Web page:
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HISTORICAL – George Bell Madly, the “King of Egypt”


George Bell Madeley

George Bell Madeley

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George Bell Madeley Homestead, painted by Theat“Nan” Madeley.

The community of Egypt was located near the junction of Farm Roads 1488 and 2978 about nine miles southwest of Conroe in southwestern Montgomery County. In its heyday, Egypt was surely a land of plenty. What’s left of Egypt is on the northwest side of the Woodlands.

Egypt was settled by George Bell Madeley, who was born in Trittiford, near Birmingham, England, in 1815. Like his brothers, Madeley was educated at Yardley, England. After leaving school, he helped his family farm the land. When he was 22, his father died, leaving him the only man left on the farm. He lived there with his aging mother for eight years longer, and after her death, emigrated to the U.S. He arrived in Texas in 1845 at the age of 30. He lived in Houston for a short time and there found other settlers from Yardley.

He became friends with the Grant family and soon began courting Helen Adeline Grant. Even though George and Helen were both brought up in Yardley Parish, they never met while there. They were married in 1846. Madeley then purchased 320 acres of land in Montgomery County, 40 miles north of Houston, because the surrounding forest abounded in game of all kinds. He built a log cabin and gradually started clearing his farm. He later built a two-story home with an attached kitchen. The couple had seven sons, two of whom died in infancy.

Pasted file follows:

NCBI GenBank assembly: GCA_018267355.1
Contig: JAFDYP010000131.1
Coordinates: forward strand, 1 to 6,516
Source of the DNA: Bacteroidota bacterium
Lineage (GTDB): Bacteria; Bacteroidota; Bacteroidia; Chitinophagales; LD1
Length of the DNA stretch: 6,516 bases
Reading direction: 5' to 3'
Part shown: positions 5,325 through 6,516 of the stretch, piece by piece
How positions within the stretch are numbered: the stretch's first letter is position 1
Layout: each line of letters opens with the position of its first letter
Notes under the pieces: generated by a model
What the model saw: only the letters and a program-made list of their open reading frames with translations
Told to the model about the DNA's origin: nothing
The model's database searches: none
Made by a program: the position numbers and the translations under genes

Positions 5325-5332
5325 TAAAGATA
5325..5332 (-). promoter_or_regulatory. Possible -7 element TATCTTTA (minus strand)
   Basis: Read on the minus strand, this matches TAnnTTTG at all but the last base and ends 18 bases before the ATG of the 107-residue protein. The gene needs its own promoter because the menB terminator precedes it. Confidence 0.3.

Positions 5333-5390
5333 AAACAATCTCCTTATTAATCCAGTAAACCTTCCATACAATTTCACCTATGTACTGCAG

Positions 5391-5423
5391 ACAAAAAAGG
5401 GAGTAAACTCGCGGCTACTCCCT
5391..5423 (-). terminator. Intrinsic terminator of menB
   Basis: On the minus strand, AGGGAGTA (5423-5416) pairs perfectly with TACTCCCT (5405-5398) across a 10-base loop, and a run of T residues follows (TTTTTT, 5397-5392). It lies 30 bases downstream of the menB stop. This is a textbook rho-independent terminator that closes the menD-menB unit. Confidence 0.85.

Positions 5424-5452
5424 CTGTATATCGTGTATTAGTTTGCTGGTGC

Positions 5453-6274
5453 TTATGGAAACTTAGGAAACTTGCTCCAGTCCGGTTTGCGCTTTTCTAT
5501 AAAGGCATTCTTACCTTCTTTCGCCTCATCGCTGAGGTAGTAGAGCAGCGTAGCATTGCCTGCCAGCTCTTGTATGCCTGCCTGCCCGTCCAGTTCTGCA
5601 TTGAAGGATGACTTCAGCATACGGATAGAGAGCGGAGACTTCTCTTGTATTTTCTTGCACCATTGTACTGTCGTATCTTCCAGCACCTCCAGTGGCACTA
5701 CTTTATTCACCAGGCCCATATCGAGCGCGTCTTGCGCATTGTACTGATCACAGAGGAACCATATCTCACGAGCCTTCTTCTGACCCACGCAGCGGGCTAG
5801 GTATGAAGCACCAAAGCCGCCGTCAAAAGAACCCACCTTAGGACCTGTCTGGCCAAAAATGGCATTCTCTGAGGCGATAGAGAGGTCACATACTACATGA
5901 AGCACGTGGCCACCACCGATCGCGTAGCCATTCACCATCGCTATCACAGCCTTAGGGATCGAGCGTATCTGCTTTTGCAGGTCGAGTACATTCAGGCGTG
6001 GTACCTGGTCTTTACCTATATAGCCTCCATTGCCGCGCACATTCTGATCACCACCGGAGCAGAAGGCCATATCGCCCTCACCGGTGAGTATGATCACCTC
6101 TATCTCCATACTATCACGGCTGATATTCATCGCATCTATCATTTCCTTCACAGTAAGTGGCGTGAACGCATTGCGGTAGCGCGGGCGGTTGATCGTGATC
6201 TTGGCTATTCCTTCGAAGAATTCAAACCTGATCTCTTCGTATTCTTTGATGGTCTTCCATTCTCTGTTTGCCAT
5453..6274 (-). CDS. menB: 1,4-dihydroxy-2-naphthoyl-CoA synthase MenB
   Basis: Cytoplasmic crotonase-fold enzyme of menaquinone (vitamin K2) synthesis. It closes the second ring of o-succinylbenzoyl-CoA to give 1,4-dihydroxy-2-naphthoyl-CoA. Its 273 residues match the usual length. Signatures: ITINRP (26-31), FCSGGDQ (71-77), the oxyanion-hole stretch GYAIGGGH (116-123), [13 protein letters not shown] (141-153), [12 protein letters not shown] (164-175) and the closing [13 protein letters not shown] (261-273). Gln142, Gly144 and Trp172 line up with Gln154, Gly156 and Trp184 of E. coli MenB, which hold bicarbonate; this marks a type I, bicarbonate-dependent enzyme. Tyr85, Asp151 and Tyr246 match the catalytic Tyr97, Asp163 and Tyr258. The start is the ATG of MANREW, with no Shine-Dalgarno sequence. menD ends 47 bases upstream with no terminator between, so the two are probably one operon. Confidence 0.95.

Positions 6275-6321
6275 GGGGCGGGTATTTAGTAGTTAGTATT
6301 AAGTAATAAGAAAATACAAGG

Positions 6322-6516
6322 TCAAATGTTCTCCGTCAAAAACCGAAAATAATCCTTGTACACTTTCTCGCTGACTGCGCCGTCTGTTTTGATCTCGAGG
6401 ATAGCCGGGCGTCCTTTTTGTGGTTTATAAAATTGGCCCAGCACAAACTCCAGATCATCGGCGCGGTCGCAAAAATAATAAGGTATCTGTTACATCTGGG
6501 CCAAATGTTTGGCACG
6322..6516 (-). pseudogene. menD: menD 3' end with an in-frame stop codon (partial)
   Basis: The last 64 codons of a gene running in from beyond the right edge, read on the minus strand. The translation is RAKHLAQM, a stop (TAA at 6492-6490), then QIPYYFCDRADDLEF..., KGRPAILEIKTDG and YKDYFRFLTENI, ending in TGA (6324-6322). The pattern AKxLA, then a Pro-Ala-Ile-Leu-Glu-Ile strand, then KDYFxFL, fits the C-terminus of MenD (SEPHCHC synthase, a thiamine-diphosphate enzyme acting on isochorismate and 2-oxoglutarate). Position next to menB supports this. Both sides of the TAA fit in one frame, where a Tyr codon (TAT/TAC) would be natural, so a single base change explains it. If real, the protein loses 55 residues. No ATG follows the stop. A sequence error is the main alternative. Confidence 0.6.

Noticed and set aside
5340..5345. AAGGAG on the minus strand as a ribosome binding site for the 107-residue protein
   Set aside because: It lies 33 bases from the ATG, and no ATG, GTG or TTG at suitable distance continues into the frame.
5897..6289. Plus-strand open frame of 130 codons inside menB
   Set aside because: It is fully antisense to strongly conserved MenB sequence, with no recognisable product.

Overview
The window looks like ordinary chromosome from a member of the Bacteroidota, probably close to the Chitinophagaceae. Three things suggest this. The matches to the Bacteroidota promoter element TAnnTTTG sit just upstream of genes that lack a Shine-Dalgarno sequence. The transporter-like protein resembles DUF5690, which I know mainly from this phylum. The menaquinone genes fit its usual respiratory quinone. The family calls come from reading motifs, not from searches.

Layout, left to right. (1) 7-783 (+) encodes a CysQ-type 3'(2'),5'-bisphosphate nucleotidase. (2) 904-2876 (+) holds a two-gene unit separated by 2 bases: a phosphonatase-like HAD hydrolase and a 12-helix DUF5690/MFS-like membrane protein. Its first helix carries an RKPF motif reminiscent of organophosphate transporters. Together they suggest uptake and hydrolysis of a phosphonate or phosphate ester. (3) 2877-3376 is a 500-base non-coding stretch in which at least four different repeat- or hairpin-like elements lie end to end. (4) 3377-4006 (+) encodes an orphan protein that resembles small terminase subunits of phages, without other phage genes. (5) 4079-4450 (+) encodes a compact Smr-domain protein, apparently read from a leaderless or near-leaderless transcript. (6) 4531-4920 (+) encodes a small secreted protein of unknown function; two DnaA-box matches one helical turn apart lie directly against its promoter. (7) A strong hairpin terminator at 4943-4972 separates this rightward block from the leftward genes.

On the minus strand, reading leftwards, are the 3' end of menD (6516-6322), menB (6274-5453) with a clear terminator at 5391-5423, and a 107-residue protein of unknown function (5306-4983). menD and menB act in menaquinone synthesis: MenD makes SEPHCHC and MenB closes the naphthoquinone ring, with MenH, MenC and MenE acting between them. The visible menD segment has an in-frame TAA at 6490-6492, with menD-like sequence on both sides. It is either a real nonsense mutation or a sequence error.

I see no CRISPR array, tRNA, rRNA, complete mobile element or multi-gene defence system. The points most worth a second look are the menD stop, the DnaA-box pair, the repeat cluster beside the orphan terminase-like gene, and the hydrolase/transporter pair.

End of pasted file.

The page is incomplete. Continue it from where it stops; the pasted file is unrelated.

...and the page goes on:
Madeley became a successful planter. His farm — a model of self-sufficiency — included orchards, a cotton gin, a grist mill, vineyards and wine press, a sugar mill and herds of cattle, in addition to his cultivated lands of cotton and sugar cane. The services for his grist mill were paid for with corn instead of money. During a considerable period of drought, the people in the community had no corn due to crop

failures. The community farmers went to purchase corn and seed from Madeley, who gave his community cornmeal and seed during the time of drought. They named the area Egypt in reference to the Bible story in which Jacob’s family went to Egypt to buy corn from their brother Joseph in a time of famine (Genesis 41:56-57).

Madeley was probably one of the first wine exporters from Texas. He shipped many casks of wine that he made from his vineyards to his brothers in England. They commented that his wine was a fine gift. In later years, he and his wife were known all over the county as the King and Queen of Egypt.

George Bell Madeley died in 1879 and was buried in the family cemetery on the farm, which was established in 1848. Helen Madeley died in 1897 and was buried next to him. A Texas Historical Marker in the George Bell Madeley Cemetery honors his contributions to the area. His descendents have been influential in the development of the Conroe area and Montgomery County.

The area declined through the rest of the 20th century, and though Egypt was still shown on highway maps, by 1990 there was virtually no sign of the community. In 2006, a byway called Honea-Egypt Road reminded travelers of the former area.

 

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The Montgomery County Historical Commission provides the content for this page.

For information on the commission and its efforts, visit montgomerycountyhistoricalcommission.com.

 


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